By far, the lion’s share of monetary damages awarded in jury trials or voluntary settlements comes from insurance money. At one time, insurance companies merely increased their premiums across the board to recoup their losses. However, insurance premiums have reached all-time highs, and consumers are no longer willing to accept this solution. An alternative has been to sharply raise the limitations of coverage offered by insurers. In health insurance, for example, this may take the form of more stringent limitations on pre-existing conditions, or a lower maximum dollar amount payable per injury/illness or per incident. Although insureds may file suit for reimbursement or payment of larger amounts, the stated policy limit will generally be held valid.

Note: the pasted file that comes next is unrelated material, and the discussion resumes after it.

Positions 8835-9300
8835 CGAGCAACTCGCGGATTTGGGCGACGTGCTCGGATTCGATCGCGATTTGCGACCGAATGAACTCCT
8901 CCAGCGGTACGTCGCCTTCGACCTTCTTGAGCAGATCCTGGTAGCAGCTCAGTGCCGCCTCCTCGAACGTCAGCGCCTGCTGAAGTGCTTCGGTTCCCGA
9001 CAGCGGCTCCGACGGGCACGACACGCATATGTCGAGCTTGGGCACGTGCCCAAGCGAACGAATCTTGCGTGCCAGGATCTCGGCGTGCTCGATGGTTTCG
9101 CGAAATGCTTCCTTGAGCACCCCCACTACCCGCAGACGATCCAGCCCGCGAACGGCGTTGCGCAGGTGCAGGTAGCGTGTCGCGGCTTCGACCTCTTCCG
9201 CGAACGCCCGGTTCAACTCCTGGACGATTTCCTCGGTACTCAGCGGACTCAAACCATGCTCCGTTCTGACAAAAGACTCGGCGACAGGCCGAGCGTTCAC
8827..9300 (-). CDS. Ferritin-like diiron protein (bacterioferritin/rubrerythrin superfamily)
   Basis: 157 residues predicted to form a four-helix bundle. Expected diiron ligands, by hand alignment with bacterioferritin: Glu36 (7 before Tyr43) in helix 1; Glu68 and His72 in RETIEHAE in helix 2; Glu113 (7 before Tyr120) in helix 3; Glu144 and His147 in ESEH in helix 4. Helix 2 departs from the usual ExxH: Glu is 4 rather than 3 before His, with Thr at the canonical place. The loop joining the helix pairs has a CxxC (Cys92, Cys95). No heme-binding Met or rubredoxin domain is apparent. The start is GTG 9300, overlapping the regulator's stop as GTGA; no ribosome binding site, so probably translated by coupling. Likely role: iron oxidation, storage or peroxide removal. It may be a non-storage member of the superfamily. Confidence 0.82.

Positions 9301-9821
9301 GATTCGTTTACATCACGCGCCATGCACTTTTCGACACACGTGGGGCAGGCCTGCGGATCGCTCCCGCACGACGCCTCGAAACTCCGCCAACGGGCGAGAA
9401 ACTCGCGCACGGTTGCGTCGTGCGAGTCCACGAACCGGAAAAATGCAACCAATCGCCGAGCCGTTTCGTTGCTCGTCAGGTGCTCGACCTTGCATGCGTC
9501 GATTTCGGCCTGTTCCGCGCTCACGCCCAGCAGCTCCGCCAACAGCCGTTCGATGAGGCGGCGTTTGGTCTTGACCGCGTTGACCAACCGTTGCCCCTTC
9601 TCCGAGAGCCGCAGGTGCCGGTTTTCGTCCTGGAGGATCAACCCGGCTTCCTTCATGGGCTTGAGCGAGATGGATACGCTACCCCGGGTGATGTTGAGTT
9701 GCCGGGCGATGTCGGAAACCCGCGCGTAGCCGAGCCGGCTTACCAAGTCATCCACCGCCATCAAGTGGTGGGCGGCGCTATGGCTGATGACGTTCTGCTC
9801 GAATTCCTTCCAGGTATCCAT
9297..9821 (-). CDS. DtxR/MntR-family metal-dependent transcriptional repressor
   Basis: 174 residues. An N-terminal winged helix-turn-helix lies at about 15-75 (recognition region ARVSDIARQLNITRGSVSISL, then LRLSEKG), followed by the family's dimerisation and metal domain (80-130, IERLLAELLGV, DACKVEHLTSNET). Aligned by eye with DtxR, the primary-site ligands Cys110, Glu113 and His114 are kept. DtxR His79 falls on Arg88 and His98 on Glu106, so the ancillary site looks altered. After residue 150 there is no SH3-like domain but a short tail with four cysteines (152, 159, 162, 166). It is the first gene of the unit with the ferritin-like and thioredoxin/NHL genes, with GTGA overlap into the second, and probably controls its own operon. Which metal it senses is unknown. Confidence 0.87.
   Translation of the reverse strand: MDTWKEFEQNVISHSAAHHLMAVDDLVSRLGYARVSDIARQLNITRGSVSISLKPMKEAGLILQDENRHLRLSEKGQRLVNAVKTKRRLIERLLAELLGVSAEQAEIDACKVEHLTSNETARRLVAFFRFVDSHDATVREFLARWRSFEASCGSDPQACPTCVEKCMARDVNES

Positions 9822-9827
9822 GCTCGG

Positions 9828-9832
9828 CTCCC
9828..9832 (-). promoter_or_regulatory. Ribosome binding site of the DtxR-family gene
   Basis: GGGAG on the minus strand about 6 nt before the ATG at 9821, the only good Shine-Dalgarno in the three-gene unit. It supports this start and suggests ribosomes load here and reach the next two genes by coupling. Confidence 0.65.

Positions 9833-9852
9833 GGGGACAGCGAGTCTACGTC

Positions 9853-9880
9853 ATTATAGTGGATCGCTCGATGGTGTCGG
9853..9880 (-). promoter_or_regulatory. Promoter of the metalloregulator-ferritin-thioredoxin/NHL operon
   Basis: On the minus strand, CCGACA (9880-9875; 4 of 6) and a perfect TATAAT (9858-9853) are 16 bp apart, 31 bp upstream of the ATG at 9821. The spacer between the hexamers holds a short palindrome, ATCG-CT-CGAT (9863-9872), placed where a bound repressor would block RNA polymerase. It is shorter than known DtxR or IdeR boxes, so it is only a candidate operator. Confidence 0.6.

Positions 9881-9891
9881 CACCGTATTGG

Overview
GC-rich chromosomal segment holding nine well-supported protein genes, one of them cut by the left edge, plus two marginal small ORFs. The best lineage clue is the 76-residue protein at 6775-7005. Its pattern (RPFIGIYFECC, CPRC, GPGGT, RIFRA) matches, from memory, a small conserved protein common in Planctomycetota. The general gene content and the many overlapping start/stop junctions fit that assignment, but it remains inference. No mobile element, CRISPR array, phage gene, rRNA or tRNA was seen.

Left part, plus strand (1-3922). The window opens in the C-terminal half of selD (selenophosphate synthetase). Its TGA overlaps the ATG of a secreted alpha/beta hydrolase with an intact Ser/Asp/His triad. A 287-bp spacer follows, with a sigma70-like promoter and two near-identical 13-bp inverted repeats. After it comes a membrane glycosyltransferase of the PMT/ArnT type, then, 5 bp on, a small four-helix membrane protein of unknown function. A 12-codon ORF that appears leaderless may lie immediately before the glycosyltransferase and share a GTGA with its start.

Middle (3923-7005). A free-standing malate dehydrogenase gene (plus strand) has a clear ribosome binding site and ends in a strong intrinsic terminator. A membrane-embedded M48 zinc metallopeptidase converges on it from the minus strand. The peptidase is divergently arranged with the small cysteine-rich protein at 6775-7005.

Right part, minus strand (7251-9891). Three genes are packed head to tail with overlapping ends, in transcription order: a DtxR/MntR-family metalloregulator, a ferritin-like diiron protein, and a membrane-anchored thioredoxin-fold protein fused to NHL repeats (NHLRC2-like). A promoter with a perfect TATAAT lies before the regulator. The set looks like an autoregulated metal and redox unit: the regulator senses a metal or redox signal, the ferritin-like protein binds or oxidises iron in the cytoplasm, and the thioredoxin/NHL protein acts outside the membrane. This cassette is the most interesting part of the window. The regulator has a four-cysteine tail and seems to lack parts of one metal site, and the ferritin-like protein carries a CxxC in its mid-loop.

For business entities carrying liability insurance, their contracts or business transactions may often expressly state that liability is limited to “policy limits.” This means that, should a damages award against the company result in a liability greater than the amount of coverage provided by any insurance against such loss or liability, persons dealing with the business cannot compel the business to liquidate assets or offer other resources to cover the difference.
In lawsuits, the policy limit is often used as a negotiating tool for early settlement of a case. Even though plaintiffs may believe they could be awarded a greater dollar amount by a jury, they may settle the case for the policy limits of any insurance carried by defendants. This removes the uncertainty and protracted litigation often involved in trying to collect money or liquidating assets from the defendant’s personal estate after all available insurance has been paid out.